The Connecticut legislature looks likely to open its 2022 session next month with an in-person address by the governor before lawmakers begin a hybrid of traditional and remote work in a concession to the improved but lingering COVID-19 pandemic.
House Speaker Matt Ritter, D-Hartford, said he expected to hold a limited ceremony in the House chamber to hear remarks from Gov. Ned Lamont on Feb. 9. In some ways, the speech will represent a return to normalcy. Lawmakers were sworn in outdoors last January before watching a pre-recorded address by Lamont from their legislative offices. The subdued ceremony took place on Jan. 6 and was soon eclipsed by the attack on the U.S. Capitol later that afternoon.
This year, as the state continues to enjoy a decline in COVID metrics after a surge driven by the highly infectious omicron variant, Ritter expects to begin the session with a more traditional ceremony. Supreme Court justices and constitutional officers will be invited to attend the speech, he said Thursday.
“It’ll be a little different,” Ritter said. “It’s not going to be packed. In the past there’s photos of 300 people. You won’t see that in the chamber. But you’ll see any member who wants to be in there with their mask on is more than welcome to. My guess is, some legislators will choose not to attend and that’s fine.”
Max Reiss, Lamont’s communications director, said the legislature had yet to invite the governor to deliver his speech but the administration expects he will address the chamber in person. The shift back to more conventional ceremonies signals progress, he said.
“We’re continuing to see the numbers decline. We know which mitigation measures work,” Reiss said. “It’s also a sign that even though our state’s been completely open for almost a year, it’s another step towards normalcy.”
But while the session will begin with more familiar trappings, the coronavirus will likely impact how lawmakers do business, especially in the first few weeks of the process.
Session rules are set by the majority party leadership in both chambers and Senate Democrats did not immediately respond to a request for comment Thursday. However, in a joint press release Friday, the two caucuses said that committee meetings would be held remotely during the month of February and the policy would be reevaluated at the end of the month.
Public hearings will also be held remotely using Zoom, as they were during last year’s session.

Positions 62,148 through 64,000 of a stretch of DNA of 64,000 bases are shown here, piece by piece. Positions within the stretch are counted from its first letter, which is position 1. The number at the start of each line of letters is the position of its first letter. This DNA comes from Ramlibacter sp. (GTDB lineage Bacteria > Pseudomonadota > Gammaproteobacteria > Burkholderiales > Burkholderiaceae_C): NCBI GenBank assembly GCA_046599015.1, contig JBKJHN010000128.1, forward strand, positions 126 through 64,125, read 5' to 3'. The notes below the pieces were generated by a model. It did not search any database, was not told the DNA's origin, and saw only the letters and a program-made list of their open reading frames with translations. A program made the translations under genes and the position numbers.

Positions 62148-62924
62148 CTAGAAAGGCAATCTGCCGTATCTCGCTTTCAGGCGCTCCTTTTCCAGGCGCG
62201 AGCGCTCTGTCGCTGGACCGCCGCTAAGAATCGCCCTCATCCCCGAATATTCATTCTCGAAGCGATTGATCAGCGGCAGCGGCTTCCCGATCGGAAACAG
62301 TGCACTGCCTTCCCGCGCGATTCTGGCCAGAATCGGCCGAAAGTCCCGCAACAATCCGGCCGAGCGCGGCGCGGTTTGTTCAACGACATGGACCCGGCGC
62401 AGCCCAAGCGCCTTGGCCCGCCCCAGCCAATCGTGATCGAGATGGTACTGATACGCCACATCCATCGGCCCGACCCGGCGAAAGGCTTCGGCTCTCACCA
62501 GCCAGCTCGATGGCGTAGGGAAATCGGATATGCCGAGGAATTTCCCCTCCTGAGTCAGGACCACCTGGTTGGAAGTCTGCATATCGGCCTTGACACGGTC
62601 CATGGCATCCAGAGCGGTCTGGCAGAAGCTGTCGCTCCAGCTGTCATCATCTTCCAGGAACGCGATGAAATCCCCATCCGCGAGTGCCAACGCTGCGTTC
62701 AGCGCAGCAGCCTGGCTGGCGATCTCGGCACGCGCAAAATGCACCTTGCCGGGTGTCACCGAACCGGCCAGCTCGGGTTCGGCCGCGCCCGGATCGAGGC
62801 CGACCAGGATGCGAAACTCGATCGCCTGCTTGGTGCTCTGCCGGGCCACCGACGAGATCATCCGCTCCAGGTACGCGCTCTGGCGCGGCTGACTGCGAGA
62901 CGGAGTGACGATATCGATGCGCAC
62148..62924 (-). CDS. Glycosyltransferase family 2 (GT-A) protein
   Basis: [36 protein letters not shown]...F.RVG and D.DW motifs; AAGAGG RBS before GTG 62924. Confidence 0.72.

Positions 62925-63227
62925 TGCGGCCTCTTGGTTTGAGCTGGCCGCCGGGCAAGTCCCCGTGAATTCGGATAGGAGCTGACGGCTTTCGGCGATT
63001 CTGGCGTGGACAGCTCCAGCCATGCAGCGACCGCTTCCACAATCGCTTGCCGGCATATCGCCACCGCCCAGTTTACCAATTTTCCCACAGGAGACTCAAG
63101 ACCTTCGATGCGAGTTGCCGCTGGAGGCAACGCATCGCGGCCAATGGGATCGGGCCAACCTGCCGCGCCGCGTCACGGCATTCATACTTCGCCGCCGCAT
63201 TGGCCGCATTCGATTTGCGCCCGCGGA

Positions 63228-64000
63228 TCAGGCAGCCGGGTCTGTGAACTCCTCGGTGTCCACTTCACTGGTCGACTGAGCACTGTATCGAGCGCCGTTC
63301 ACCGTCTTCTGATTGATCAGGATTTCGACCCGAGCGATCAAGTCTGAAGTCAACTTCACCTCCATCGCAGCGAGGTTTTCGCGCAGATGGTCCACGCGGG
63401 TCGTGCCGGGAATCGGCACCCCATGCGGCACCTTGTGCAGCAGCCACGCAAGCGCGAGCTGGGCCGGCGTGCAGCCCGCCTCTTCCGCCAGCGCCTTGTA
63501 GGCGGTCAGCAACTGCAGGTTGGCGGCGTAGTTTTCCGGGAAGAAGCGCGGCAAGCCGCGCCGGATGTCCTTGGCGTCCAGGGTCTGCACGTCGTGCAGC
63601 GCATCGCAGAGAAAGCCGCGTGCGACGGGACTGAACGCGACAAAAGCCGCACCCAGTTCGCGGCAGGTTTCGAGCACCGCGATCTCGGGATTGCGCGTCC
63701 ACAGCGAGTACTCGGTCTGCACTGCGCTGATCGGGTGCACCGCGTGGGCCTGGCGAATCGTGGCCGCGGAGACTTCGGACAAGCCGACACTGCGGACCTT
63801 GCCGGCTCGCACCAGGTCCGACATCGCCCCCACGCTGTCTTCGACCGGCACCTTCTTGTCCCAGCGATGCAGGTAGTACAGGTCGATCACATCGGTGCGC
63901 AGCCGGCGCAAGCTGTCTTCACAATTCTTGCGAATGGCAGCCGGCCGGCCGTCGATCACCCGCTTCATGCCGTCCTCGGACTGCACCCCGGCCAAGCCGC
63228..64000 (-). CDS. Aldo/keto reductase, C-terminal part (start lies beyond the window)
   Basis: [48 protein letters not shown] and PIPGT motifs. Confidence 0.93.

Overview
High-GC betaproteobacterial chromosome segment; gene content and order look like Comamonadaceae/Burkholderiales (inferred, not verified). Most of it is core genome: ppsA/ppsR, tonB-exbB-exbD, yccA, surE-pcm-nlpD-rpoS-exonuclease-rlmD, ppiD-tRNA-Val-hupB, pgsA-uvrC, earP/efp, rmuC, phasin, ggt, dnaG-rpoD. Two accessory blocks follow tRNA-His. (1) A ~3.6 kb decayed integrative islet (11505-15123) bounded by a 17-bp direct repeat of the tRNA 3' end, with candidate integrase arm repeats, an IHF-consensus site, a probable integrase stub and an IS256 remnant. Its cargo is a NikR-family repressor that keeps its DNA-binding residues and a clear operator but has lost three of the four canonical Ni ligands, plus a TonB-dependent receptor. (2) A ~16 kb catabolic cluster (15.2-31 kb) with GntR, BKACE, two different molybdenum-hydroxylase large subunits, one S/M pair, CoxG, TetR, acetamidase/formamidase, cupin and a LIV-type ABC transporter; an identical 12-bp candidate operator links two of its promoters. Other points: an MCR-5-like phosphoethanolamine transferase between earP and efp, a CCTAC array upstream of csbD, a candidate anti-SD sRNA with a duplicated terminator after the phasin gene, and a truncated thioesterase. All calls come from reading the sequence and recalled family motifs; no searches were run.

“The building is open … but I think for now it’s probably safer to operate public hearings remotely,” Ritter said Thursday, prior to the joint announcement. “If you have a bill and you have 2,000 people, I don’t know how you manage that safely for those persons, safely for nonpartisan staff. I’m not sure how you can control that.”
A public hearing with 2,000 people is not necessarily an exaggeration. Last February, the Public Health Committee held a remote public hearing on a controversial bill that eliminated an exemption to school vaccine requirements. Almost 2,000 people signed up to testify and the committee eventually ended the hearing when it exceeded 24 hours.
Senate Republicans pointed to that hearing during an outdoor press conference Wednesday, saying the remote process curtailed the public’s ability to show support or opposition for proposed laws by demonstrating at the state Capitol in person.
“That voice is lost in this process and I think it’s time that if we can say as a state that we want to fill the XL Center to root our Huskies on, well I think we can also let the people in their Capitol to get back to the business,” Senate Minority Leader Kevin Kelly, R-Stratford, said.
In a Friday press release, Senate President Martin Looney said the remote hearings employed during last session enabled more people to participate in the process.
“”As elected representatives of the people we are always sensitive to the need for transparency and accessibility,” Looney said.
Ritter said legislative leaders would continue to evaluate Connecticut’s COVID situation throughout the session. But he said the state was in a different phase of the pandemic and could not revert back to pre-COVID conventions with the snap of a finger. The legislature would have to learn to live with the virus, he said.
“People should not think that the loosening of restrictions somehow validates their arguments of the last two years — that things like vaccines or masking in some situations don’t work,” Ritter said. “The strident views on all sides will not be helpful for the conversations on how we operate session. It’s going to require finding a middle ground and listening to scientists.”